I have the best half-hour commute in the Northeast. I slip through North Canaan after the school buses make their rounds at the highly civilized hour of 8:30 a.m. I turn right on red in the village of Canaan's small historic district and over the Blackberry River beneath the escarpment of Canaan Mountain. I cruise down toward Falls Village along the largest inland wetland in the State: the extraordinary Robbin's Swamp. Then over the Hollenbeck, passing Gallows Hill, and down across the Housatonic and into the most glorious "wild and scenic " stretch of river and road in our region.
Between Sharon Mountain and Cornwall Bridge, steep ridges and dark forests flank the Housatonic River for nearly 8 miles. The twisting road mirrors the curves of the river, at times without a shoulder to cushion its serpentine path against the rocky flanks of the mountain. On the opposite bank, a single line of track carries freight along the Berkshire Hills route, perhaps hauling hoppers of lime from Specialty Minerals or flatcars of southern lumber. The red covered bridge at West Cornwall is a regional icon and an image used by the Litchfield Hills Greenprint. Along Housatonic Meadows and out in the riffles of the river lies one of the best cool water stretches on the main stem for fly-fishing trout and bass. Bald Eagles pass the winter in the Housatonic gorge, and mergansers ride out the storms in its current.
All is not pristine along the river, however. Across the river, one hillside bears the scars of wildfire, while a high levee protects the Church at Cornwall Bridge from the wrath of the river in flood. There are some small home sites in the dark hollows of the river, one at least that appears to be well within the hundred year floodplain. I pass a few, jarring reminders that there is still rural poverty in these gentrified hills before arriving at my office at the Calhoun Corners section of Cornwall Bridge.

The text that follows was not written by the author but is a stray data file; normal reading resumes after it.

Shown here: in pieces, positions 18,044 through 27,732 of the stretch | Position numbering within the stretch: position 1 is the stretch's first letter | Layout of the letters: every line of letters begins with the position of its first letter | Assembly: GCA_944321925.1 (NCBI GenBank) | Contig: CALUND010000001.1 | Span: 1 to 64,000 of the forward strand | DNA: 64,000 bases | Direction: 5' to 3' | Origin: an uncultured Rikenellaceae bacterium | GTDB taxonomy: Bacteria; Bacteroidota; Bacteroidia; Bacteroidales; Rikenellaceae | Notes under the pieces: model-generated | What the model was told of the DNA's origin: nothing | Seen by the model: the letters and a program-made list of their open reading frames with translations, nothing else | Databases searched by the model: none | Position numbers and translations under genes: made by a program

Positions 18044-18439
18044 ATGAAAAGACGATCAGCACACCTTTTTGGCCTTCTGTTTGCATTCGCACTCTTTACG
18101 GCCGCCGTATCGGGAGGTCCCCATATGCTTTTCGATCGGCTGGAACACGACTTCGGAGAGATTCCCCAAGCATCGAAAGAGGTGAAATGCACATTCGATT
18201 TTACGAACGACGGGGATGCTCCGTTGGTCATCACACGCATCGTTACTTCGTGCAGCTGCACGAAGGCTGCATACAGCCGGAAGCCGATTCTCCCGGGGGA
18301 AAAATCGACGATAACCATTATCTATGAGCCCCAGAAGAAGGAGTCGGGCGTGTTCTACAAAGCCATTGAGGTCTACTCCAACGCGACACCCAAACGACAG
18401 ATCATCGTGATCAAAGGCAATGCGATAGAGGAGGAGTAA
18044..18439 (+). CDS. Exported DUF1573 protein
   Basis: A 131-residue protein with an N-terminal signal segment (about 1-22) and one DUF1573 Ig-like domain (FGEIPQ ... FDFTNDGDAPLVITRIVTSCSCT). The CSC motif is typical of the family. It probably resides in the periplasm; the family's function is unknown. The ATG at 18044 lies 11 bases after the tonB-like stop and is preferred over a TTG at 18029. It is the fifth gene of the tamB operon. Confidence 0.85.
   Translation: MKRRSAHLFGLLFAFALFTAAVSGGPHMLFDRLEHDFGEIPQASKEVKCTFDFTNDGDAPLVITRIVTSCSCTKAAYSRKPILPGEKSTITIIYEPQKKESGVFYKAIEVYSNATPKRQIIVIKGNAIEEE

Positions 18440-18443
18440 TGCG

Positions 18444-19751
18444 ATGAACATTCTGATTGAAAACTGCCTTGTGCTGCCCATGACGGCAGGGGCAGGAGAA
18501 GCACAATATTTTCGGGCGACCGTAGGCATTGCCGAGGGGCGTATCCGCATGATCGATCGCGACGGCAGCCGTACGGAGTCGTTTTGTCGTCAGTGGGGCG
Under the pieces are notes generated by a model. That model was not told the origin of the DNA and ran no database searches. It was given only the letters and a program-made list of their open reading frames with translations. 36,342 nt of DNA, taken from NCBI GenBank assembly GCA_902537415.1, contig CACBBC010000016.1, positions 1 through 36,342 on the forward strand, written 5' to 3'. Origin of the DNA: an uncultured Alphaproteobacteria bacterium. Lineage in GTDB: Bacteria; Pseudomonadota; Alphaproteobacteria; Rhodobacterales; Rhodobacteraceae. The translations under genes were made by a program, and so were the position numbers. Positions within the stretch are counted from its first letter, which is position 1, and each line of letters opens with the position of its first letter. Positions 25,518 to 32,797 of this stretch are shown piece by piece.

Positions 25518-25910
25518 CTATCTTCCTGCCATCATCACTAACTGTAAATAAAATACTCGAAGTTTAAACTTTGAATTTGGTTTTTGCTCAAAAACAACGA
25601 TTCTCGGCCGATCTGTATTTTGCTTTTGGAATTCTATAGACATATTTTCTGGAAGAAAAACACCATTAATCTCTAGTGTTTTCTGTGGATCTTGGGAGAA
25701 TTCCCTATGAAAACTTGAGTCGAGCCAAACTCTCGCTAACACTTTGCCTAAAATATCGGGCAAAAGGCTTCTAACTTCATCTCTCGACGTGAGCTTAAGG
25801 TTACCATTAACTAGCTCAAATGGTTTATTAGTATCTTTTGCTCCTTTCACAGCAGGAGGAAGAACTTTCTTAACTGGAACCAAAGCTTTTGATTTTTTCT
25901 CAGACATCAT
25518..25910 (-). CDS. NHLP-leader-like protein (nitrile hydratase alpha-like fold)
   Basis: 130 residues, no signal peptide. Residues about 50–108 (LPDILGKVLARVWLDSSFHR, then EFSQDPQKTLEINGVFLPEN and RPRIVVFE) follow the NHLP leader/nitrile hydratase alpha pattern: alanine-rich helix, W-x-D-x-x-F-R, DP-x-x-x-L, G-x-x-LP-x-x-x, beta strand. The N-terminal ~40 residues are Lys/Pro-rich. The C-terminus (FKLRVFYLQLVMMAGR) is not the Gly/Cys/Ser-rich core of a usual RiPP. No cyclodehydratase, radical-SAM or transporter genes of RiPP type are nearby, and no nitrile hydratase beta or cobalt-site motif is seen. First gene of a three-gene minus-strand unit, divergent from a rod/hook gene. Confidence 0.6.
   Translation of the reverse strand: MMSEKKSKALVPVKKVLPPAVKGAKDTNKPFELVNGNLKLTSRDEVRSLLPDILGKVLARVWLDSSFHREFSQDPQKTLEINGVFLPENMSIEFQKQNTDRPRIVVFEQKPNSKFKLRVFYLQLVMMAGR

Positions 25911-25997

Despite the extensive areas of conserved open space- including the longest stretch of riverside trail to be found on the AT - mansions squat on unprotected ridge tops like the castles of petty lords on the cliffs of the Rhine. One in particular dominates the skyline as I pass under Sharon Mountain, an eyesore of such deliberate hubris that one almost fails to notice the cellular tower just up the road masquerading as some unnatural tree and obscured even in winter by maturing forest. I count at least four of these mountainside homes along my commute, but some of these are well screened and set below the ridgeline, betrayed by their lighting at night but otherwise more discreetly integrated into the landscape, at least from a distance. The access roads and utilities that make these commanding building sites possible can still cause considerable forest fragmentation and have other ecological consequences, but in this market, $200,000 for an access road is no longer a deterrent for a high end home builder.
There is a stretch of riparian forest on the Sharon side of the river north of West Cornwall that has seen some recent timbering. The land is owned by the power company and has a deeply invaded understory of shrub honeysuckle, bittersweet and barberry. It looks like a fairly heavy cut as I drive by, but I need to get out one of these days and have a closer look before I pass judgment on the quality of the logging job or the cutting plan. It does make me nervous, though, to see a long strip of riparian buffer managed for timber. There are generally economic motivations behind timber harvest on utility company land, and such cutting plans do not tend to put the forest first.
I arrive at work 19 miles and 30 minutes after I began, energized by the journey and what I have observed on the landscape. The return trip offers new perspectives, and on an April night a few weeks from now, the chorus of tree frogs and spring peepers in South Canaan by Robbin's Swamp will prompt me to pull over and roll down the window in the gathering dusk, "when the world is mud-luscious and the little lame balloon man whistles far and wee."